After I had been glossing the woodwork for a few days, I started to feel light-headed. It hadn’t occurred to me that the paint was solvent-based, of course. Not until I caught sight of the writing on the tin one evening while painting a bedroom doorframe did it make sense. But it was too late, because I had inhaled enough of the stuff by then.
The keeper arrived to find me neurotically painting architrave so that the paint lines were correct to the nearest millimetre. I was up against the wood so close my nose was virtually touching it, as if I were painting the Sistine chapel. And all the while, I blathered on incoherently.
Apparently, the noise I was making was something like this: ‘Oh, you’re there great come in I can’t stop I’ve nearly done this look isn’t it great aren’t I doing well I’m getting really good at this I could paint for a living there are lady decorators I’ve seen them in little vans I could do that couldn’t I don’t you think I could do that I think I could I mean look at this door it’s good isn’t it no drips can you see that no drips at all the trick is to put exactly the right amount on the brush no more no less than you need see that then you keep working it up down up down I mean you can’t stop you can’t ever stop you just keep going if you stop it’s no good you can’t stop you mustn’t ever stop I’m going to strip all the wallpaper in the living room next with that steamer you got me that steamer is amazing I really think I could steam wallpaper for a living I could definitely fill things for a living I could be one of those professional fillers you know mastickers they call them they go around building sites just filling holes in filling everything all day long isn’t that incredible I’d love that job that’s perfect for me I love filling holes I could do that…’
The keeper stood silently looking up at me teetering precariously on a ladder as I rattled on like I had snorted the Dulux Satinwood or mainlined it into a vein and then he said: ‘Please come down off the ladder. You’re high on gloss.’
Poor keeper. It’s been pretty hard to control me since I discovered caulk. With a silicone gun in my hands, I became crazed, happy only when I could see a narrow gap somewhere into which I could shoot white Painters Mate.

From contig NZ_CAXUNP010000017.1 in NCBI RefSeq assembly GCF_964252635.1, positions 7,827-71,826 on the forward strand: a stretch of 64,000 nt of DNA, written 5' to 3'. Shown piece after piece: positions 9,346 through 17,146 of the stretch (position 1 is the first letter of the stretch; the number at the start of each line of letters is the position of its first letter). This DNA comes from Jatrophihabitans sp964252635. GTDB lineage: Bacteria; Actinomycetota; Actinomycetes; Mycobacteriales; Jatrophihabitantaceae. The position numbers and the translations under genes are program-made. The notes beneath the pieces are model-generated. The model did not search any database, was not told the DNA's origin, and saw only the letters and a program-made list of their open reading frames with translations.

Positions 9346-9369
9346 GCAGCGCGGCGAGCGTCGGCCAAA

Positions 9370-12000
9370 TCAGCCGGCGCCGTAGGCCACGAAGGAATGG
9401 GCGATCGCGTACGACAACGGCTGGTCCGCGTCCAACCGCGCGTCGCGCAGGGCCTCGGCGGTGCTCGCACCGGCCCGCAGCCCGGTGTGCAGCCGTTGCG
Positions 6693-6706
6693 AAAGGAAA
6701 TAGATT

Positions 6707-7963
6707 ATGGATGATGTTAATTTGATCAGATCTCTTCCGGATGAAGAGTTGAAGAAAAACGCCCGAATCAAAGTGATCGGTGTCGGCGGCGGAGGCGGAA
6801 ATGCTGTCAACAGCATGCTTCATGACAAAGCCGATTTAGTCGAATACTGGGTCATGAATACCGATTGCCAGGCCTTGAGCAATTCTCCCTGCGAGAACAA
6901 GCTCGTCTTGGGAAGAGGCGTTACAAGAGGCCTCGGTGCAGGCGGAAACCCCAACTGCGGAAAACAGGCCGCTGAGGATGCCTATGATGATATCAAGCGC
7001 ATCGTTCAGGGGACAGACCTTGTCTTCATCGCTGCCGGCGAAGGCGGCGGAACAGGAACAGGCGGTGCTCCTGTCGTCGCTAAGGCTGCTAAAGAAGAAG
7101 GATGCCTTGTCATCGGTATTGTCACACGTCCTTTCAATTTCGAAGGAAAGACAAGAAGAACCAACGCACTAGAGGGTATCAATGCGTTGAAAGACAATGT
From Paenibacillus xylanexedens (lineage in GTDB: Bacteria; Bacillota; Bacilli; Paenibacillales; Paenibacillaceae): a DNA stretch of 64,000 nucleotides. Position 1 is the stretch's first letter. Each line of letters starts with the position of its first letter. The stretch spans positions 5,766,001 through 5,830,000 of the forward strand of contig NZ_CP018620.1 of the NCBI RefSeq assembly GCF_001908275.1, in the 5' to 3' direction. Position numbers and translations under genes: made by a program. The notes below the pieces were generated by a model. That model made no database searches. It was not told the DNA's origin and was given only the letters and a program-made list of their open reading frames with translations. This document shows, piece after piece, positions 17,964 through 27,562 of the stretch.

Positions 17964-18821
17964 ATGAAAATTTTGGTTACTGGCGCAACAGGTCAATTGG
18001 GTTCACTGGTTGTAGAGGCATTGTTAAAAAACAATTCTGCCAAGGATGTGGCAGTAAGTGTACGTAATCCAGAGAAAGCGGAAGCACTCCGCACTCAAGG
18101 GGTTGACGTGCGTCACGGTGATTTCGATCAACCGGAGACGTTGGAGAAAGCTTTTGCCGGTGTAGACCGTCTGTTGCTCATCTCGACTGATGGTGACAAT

They say necessity is the mother of all invention and I have had to learn to strip, sand, fill and paint in order to get this house finished before I breech my emergency borrowing limit.
I say strip. I mean strip in the sense of taking peeling wallpaper off. I haven’t resorted to the kind of stripping Terry the Plumber rather rudely suggested might be my way out of financial hardship.
He came round to take a radiator off a wall and stood watching me grapple with a scraper and a pot of Polyfilla, dressed in a pair of ancient shorts. Then he laughed and said: ‘You wanna get yourself down Shepherd’s Market!’
I told him that while humour is always appreciated, it’s Shepherd Market and I cannot abide inaccurate punctuation.
Despite that vote of no confidence, however, I have, against all odds, managed to do all the upstairs decorating so that I have one floor completely finished and the house is nearly good enough to have a lodger.
A few people have come to look round but no takers. This is perhaps because they can barely get through the door before the dogs hurl themselves at them. And once through the door, the guided tour consists of a series of explanations about things hanging off or falling out: ‘Don’t mind that,’ I say, pointing to a giant piece of plasterboard propped in a doorway. And the poor twenty-something gives me a terrified look. If I can’t get a lodger, I may do Airbnb.
I’ve been thinking about this (I’m still a bit high) and it strikes me there is an opportunity for a niche holiday package. There might be people, readers perhaps, who would love to stay in my house with me and watch the drama unfolding in real time.
It won’t be the neatest bed and breakfast you ever stayed in. You would have to be prepared to have spaniels jumping all over you, saddles piled high in the living room, wall-to-wall shrieking and live DIY.
But I have a feeling the intellectually curious and emotionally open would pay for such a unique experience. I could call it Kitey Towers: Disaster Tourism.
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